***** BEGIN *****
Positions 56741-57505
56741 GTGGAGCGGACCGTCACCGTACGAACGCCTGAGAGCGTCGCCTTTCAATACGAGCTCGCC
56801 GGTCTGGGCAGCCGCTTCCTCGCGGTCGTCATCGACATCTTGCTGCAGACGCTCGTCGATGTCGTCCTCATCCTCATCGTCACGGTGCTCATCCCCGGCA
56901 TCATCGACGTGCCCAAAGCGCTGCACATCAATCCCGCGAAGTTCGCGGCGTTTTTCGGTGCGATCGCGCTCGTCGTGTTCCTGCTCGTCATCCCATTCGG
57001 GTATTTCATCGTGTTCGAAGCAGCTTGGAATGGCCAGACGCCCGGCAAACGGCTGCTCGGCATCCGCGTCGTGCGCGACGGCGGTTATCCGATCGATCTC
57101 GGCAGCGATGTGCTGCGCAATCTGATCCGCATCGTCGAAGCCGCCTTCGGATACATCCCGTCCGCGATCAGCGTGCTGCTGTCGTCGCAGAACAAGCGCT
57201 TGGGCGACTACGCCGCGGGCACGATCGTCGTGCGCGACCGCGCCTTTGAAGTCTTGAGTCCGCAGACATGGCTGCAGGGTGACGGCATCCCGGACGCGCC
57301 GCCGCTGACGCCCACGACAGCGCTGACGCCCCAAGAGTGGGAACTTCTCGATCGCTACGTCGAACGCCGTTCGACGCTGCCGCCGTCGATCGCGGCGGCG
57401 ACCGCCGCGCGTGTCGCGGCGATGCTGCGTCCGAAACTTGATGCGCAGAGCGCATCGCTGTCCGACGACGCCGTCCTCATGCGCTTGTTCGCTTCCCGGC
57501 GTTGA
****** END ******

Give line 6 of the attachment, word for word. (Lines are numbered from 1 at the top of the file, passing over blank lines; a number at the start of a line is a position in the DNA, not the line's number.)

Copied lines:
57101 GGCAGCGATGTGCTGCGCAATCTGATCCGCATCGTCGAAGCCGCCTTCGGATACATCCCGTCCGCGATCAGCGTGCTGCTGTCGTCGCAGAACAAGCGCT